What to Eat and Drink When You Have the Flu

Give your immune system an opportunity to battle.

Rest and time are the only effective treatments for the flu. No amount of food or liquid can make your symptoms disappear suddenly. However, keeping hydrated and consuming meals high in nutrients will help you avoid feeling worse. Than you already do, as well as help you feel better and get back to your feet more quickly.

When you’re sick, you might not feel like eating much at all. So we asked two dietitians for advice on what meals and drinks are easiest to consume. While still providing the greatest immunity-boosting and symptom-relieving advantages. Based on their own experiences and studies, they advise adding the following to your sick day regimen.

What to Eat and Drink When You Have the Flu

1.Green tea

Drinking hot tea is another way to remain hydrated. Rena Zelig, RDN, assistant professor of nutritional sciences at Rutgers University, adds that drinking warm or hot drinks can help expand airways because upper respiratory symptoms are typically associated with the flu. Possibly more comfortable to drink than room-temperature water

Zelig suggests green tea since it has more antioxidants than black tea. A small amount of honey may help alleviate coughing and soothe sore throats.

Eat and Drink When You Have the Flu

2.Ginger

According to Zelig, foods or beverages made with ginger may also help with gastrointestinal issues brought on by the flu. Despite the fact that the majority of studies have focused on pregnancy or motion sickness rather than the flu, research suggests that the root is anti-inflammatory and beneficial against nausea.

Infuse water with raw ginger to create your own healing tonic, or look for ginger in teas or soups. Zelig advises against relying on ginger ale because most kinds have a lot of sugar and little to no ginger. The carbonation may also cause stomachaches and sore throats.

Eat and Drink When You Have the Flu

3.Grain supplements

B vitamins are a major component of foods. That will increase your energy levels while you have the flu, according to Zelig. Eggs, pork, seafood, and dairy products all naturally contain vitamin B12. But if you’re a vegetarian or don’t feel like eating these high-fat foods. You may also find fortified grains in many breads and breakfast cereals.

Eat and Drink When You Have the Flu

4.Eating BRAT

According to Zelig, “those with the flu occasionally have a lot of nausea or GI trouble.” If that’s the case, stick to straightforward, bland foods that are uncomplicated to digest. She asserts that simple crackers and the “BRAT” foods—bananas, rice, applesauce, and toast—are frequently wise choices.

Eat and Drink When You Have the Flu

5.Beef

When you’re unwell, zinc is another nutrient you should consume a lot of: Studies reveal that the mineral regulates the immune system, aiding in the battle against infection, and that taking supplements of zinc may shorten the length of the common cold. Although there is little research on this topic, Crandall believes that obtaining zinc from food sources may also be beneficial.

Around 7 mg of zinc can be found in three ounces of braised beef. Which is around half the daily amount for adults. Additionally, it is high in protein and vitamin B. Both of which may aid in your full recovery from the illness. Oysters and shrimp are other excellent sources of zinc. Though they might not be as tasty or as accessible when you’re sick at home.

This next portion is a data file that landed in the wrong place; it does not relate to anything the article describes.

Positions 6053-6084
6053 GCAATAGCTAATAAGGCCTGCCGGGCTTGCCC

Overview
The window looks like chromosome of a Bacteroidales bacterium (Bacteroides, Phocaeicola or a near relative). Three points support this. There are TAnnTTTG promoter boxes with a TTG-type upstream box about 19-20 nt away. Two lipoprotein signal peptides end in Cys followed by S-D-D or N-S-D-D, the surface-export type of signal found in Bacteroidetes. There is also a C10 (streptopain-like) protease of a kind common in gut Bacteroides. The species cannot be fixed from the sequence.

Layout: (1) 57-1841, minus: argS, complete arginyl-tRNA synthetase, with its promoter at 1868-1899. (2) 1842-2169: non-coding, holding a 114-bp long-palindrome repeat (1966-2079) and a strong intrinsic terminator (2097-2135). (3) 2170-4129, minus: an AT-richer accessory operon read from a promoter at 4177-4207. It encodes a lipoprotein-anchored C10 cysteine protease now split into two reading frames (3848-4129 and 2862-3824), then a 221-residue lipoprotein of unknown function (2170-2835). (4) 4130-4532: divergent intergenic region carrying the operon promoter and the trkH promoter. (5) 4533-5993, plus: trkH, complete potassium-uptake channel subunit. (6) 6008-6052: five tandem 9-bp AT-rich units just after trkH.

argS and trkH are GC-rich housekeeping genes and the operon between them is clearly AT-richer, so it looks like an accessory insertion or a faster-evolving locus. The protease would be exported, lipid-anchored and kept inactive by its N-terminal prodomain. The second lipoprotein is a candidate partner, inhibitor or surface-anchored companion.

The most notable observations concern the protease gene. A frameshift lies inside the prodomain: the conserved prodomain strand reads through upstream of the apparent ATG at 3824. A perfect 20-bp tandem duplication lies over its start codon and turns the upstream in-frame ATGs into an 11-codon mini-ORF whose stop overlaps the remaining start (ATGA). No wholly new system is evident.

6.Orange juice

You can hydrate with antioxidants by drinking: Vitamin C, which orange juice has in plenty, may help shorten the duration of colds and the flu, according to some research. However, consuming too much could make you feel worse: According to Crandall, your body can only absorb a certain amount of vitamin C at once, and consuming too much might result in digestive problems.

She advises combining 4 ounces of orange juice with 16 to 20 ounces of water rather than downing huge glasses of orange juice. You won’t overindulge in sweets or calories while getting 100% of your recommended daily intake of vitamin C and maintaining hydration.

7.Colorful fruits and vegetables

Here is a superfood-packed morning smoothie. The berries’ antioxidants and phytonutrients support heart health. Maintain mental acuity, and jump-start digestion. So, to see a demonstration and start your day off correctly, watch the video.

8.Beans

Naturally, chicken isn’t your only protein choice. When you’re sick, you sometimes don’t want to struggle to swallow a chicken breast, claims Crandall. If so, consuming protein in another form, such as a protein drink or a more palatable food source, would be preferable.

According to her, plant-based proteins like beans and peas may not seem as bulky and difficult to digest. In addition, they taste great in hearty, nourishing, and simple-to-slurp soups and stews, just like chicken.

9.Noodle soup

This Cooking Light recipe has everything you need to make a hearty chicken noodle soup. If you’re feeling under the weather or in the need for some excellent comfort food. 

10.Beverages

Staying hydrated is crucial when suffering from the flu, especially if you’re sweating profusely, have difficulties swallowing, or are experiencing other flu-related symptoms, according to Jessica Crandall, RDN, a nutritionist based in Denver and a spokesman for the Academy of Nutrition and Dietetics. The simplest answer, according to her, is to make sure you’re drinking water, but include a sports drink or coconut water in your routine will assist ensure you’re replenishing sodium and potassium in addition to fluids.

A flavored beverage could tempt you to drink more by being more enticing than plain water. When exercising, nutritionists sometimes advise against consuming sugary sports drinks. But if you’re not feeling like eating a meal, this can be the quickest method to get some much-needed calories.

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